The Golden Number

So back to our original question: Why $96 or $17? What effect would charging a dollar more or less have?

Let me ask you: How much do you pay for access to the symphony, your favorite opera, a good art exhibit? How much are you willing to spend on something risky at the La Jolla Playhouse or a familiar favorite at The Old Globe? Do you hunt for discounts or donate to the arts?

Please share your golden ticket number for theater, dance, visual arts or classical music in a comment below or send me an email with your thoughts.

Roxana Popescu is a San Diego arts writer. You can reach her directly at or follow her on Twitter at @roxanapopescu.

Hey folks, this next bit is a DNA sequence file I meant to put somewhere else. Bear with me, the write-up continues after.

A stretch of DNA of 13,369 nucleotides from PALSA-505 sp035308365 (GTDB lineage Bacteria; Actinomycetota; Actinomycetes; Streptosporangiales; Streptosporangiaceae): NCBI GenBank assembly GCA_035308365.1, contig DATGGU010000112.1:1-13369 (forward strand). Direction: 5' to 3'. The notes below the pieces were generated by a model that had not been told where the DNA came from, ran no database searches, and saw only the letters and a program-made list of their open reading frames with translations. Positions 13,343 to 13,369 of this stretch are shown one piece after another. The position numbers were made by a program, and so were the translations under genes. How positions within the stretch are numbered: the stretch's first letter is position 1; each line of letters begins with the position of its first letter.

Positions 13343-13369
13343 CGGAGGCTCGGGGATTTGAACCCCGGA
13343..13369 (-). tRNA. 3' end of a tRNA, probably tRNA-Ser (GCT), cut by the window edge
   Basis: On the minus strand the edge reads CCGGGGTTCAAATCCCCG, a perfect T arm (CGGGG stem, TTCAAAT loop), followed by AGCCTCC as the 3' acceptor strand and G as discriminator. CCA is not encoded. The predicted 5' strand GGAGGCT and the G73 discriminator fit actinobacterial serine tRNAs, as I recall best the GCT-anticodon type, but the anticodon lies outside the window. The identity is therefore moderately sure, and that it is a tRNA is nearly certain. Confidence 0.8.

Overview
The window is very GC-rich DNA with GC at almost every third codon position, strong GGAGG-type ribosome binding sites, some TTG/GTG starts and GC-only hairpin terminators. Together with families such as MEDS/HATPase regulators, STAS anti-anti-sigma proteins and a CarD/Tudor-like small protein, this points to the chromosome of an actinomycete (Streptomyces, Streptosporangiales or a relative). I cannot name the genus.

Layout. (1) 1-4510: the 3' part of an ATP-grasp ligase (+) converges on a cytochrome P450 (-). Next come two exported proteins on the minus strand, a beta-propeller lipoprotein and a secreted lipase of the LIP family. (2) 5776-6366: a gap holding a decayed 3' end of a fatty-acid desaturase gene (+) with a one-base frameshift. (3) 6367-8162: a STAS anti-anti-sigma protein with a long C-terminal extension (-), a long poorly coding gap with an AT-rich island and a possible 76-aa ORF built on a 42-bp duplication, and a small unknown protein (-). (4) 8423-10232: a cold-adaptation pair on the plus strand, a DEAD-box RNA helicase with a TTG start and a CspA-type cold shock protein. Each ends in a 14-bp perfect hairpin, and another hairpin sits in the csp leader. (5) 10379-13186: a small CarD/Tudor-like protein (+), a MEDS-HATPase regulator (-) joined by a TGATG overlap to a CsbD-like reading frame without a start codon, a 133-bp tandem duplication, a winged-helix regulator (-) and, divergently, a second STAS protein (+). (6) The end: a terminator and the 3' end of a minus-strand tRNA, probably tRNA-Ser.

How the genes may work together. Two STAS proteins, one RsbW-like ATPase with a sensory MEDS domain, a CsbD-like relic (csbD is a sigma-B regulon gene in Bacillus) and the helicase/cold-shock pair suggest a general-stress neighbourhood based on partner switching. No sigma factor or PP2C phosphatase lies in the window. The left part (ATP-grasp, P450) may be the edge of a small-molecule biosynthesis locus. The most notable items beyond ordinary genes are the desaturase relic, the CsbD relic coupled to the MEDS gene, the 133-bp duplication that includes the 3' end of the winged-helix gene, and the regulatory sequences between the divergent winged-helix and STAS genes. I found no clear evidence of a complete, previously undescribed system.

Dagny Salas was web editor at Voice of San Diego from 2010 to 2013. She was an investigative fellow at VOSD from 2009 to 2010.

Leave a comment

We expect all commenters to be constructive and civil. We reserve the right to delete comments without explanation. You are welcome to flag comments to us. You are welcome to submit an opinion piece for our editors to review.

Your email address will not be published. Required fields are marked *

This site uses Akismet to reduce spam. Learn how your comment data is processed.